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Elections

Why Dalits, with 32 pc population, fail in Punjab power politics?

IANS | May 26, 2024 03:55 PM

CHANDIGARH: Does the Dalit (scheduled caste) vote bank in Punjab, being the home turf of Bahujan Samaj Party (BSP) founder Kanshi Ram and having a Dalit population of 32 per cent -- the highest among states -- play a politically empowered role in the electoral outcomes in the agricultural economy state?

Political pundits say “no” as, despite their numerical strength, they have failed to translate into political influence owing to the “leadership crisis”. Another reason is that they are not a homogeneous community that votes in unison.

But for other parties, as per the past trends, they normally play spoilsport.

The four mainstream parties -- the Congress, the BJP, the Jat-dominated Shiromani Akali Dal (SAD), which snapped its electoral ties with the Bahujan Samaj Party (BSP) in the run-up to these polls, and the ruling Aam Aadmi Party (AAP) -- are trying to woo the Dalits -- a majority of them farm labourers or daily wage earners -- by fielding candidates from their community for state’s 13 parliamentary seats.

Also, the caste-based BSP is contesting on all seats.

As per past records, BSP’s vote percentage over the years has weakened substantially, both in assembly and Lok Sabha polls.

From 1998 onwards, the BSP has not won even a single Lok Sabha seat in Punjab.

The BSP’s best performance in the Assembly polls was in 1992. At that time, the party had won nine seats in Punjab, but in the next elections in 1997, it was reduced to one seat.

In the 2002 Assembly polls, the party had got 5.69 per cent votes which decreased to 1.77 per cent in the 2022 polls, mainly due to the emergence of AAP.

Interestingly, a majority of Dalit legislators were elected from parties other than the BSP.

“After 1996, Dalits started shifting towards different parties, but before that the majority of their votes went to the Congress, ” a Congress veteran leader told IANS.

In the 2019 parliamentary polls, the BSP, which contested on three reserved seats, had a vote share of 3.5 per cent. It had got 1.4 lakh votes in Anandpur Sahib, 1.28 lakh votes in Hoshiarpur and more than 2 lakh votes in Jalandhar, the hub of the Dalits.

With its declining popularity, the BSP may play spoilsport for the other parties mainly on these seats in these polls, the Congress veteran added.

The BSP has fielded its state President Jabir Singh Garhi from Anandpur Sahib, the seat currently represented by Congress’ Manish Tewari, who has been fielded from the Chandigarh Lok Sabha seat.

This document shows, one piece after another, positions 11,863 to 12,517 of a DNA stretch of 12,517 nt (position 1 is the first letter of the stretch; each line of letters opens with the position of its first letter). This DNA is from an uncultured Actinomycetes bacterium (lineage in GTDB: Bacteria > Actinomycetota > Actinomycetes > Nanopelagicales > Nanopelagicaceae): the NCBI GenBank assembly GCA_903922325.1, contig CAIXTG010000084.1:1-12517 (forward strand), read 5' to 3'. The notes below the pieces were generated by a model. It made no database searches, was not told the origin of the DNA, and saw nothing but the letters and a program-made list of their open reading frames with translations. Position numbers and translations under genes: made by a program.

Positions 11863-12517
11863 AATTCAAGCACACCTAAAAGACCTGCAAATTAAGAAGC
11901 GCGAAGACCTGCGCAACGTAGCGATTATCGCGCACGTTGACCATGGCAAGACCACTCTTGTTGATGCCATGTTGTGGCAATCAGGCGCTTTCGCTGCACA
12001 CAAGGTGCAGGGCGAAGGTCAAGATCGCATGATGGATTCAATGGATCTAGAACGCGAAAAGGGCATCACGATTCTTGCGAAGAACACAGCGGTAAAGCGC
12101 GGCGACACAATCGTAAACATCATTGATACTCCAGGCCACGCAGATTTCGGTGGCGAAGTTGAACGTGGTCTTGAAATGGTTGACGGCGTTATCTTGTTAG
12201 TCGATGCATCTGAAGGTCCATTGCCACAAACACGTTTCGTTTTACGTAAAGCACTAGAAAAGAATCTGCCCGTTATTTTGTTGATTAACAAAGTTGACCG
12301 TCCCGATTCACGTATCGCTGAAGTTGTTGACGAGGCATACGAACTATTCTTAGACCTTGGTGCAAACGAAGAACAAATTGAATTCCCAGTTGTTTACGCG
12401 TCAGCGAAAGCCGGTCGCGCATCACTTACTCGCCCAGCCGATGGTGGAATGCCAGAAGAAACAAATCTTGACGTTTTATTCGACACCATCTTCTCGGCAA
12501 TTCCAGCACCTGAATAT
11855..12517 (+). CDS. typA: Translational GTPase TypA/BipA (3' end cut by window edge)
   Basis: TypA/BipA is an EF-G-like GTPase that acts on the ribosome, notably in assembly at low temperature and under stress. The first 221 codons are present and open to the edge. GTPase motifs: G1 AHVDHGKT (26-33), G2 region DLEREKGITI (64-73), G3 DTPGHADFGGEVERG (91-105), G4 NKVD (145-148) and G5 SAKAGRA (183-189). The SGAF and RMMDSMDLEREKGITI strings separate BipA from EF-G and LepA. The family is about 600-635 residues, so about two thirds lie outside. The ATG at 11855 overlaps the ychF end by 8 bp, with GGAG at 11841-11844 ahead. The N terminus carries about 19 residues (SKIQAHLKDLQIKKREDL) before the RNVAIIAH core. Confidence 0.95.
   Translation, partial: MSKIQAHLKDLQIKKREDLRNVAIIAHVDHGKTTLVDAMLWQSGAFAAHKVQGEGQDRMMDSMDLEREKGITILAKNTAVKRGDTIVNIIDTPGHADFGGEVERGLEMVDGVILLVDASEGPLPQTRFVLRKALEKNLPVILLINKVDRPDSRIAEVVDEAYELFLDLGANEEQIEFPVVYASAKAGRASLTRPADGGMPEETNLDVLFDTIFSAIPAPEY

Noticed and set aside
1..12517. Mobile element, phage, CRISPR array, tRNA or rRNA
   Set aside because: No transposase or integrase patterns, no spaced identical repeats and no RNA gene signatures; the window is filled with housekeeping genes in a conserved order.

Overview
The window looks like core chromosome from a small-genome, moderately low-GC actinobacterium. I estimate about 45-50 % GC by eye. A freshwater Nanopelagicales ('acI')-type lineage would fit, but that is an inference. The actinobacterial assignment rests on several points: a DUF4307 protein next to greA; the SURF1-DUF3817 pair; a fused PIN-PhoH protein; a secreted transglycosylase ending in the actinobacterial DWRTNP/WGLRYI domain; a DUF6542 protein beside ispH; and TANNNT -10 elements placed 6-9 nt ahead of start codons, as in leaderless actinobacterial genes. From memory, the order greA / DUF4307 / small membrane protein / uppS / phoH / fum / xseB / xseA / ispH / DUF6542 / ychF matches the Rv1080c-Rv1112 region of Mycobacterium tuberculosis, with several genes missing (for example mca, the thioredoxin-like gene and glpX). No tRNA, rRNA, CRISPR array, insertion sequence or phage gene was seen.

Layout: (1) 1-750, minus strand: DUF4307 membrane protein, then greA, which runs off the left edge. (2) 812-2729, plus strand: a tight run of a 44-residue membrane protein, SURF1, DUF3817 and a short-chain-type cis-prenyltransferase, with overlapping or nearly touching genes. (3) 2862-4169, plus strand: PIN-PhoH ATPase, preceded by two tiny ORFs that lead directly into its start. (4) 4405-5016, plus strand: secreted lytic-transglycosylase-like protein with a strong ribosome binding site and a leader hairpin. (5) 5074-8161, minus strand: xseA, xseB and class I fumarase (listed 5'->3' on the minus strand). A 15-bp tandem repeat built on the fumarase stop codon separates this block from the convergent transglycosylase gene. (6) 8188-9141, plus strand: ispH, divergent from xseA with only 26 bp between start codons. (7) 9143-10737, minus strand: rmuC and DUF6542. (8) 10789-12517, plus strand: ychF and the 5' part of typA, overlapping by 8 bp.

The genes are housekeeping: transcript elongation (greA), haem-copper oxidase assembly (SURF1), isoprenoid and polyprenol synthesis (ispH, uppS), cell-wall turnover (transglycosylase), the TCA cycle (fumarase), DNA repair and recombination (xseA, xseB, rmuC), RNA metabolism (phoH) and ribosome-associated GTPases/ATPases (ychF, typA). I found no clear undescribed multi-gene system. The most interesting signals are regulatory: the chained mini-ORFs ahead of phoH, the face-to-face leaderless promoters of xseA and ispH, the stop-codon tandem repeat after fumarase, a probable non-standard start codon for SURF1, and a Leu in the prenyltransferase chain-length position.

BSP candidate Rakesh Soman from Hoshiarpur joined AAP in the run-up to the polls. Congress defector legislator Raj Kumar Chabbewal is the AAP candidate from this seat where the BSP holds considerable influence. Party supremo Kanshi Ram had won this seat in 1996 with the support of the Akali Dal.

Balwinder Kumar has been fielded by the BSP from Jalandhar, a Congress bastion with the party winning 10 out of the 16 Lok Sabha elections.

The Congress has fielded Charanjit Singh Channi, the state’s first Dalit chief minister, while AAP has nominated Akali Dal turncoat legislator Pawan Kumar Tinu. The BJP has poached the sitting AAP MP Sushil Kumar Rinku and the Akali Dal has reposed faith in former Congress MP Mohinder Singh Kaypee.

BJP’s Rinku is the most conspicuous party-hopper, having switched sides twice in a year.

In Dalit politics, the state witnessed a new dynamic with the BJP’s announcement in 2022 that it would appoint a Scheduled Caste chief minister if it came to power.

A 2018 report by the ministry of social justice and empowerment says there are 39 sub-castes among Dalits in Punjab.

Five sub-castes constitute more than 80 per cent of the Dalit population. Mazhabi Sikhs comprise the largest share of 30 per cent, followed by Ravidassias (24 per cent) and Ad-Dharmis (11 per cent).

Congress candidate Channi belongs to the Ravidassia community and is known for its proximity with Dera Sachakhand Ballan which has a strong presence in the Doaba region, the area between the Beas and the Satluj rivers often dubbed as the hub of Dalit politics.

The Doaba region comprises four districts -- Jalandhar, Kapurthala, Hoshiarpur and Nawanshahr that fall in two Lok Sabha constituencies -- Jalandhar and Hoshiarpur.

The BJP has fielded incumbent MP Som Parkash’s wife Anita Som Parkash from Hoshiarpur, once a Congress bastion, while the Akali Dal has fielded Sohan Singh Thandal, and the BSP fielded Ranjit Kumar after its candidate Rakesh Soman left the party after two months of campaigning and joined AAP.

Yamini Gomar, who had fought the 2014 elections on an AAP ticket, is the Congress nominee from Hoshiarpur.

Of the state's 117 assembly seats, 34 (one-third) seats are reserved for the scheduled castes.

Though Dalits, both among Sikhs and Hindus, are seen as the Congress' traditional supporters, the Akalis bank on the Jat Sikhs (comprising 25 per cent of the population), while the present AAP government led by Bhagwant Mann has prominent Dalit leader Harpal Singh Cheema in his Cabinet.

In 1996, the BSP forged an alliance with the Akali Dal (Badal) in the parliamentary elections, and they won three of the four seats.

Punjab will vote in the seventh and last phase of the Lok Sabha elections on June 1.

(Vishal Gulati can be contacted at gulatiians@gmail.com)

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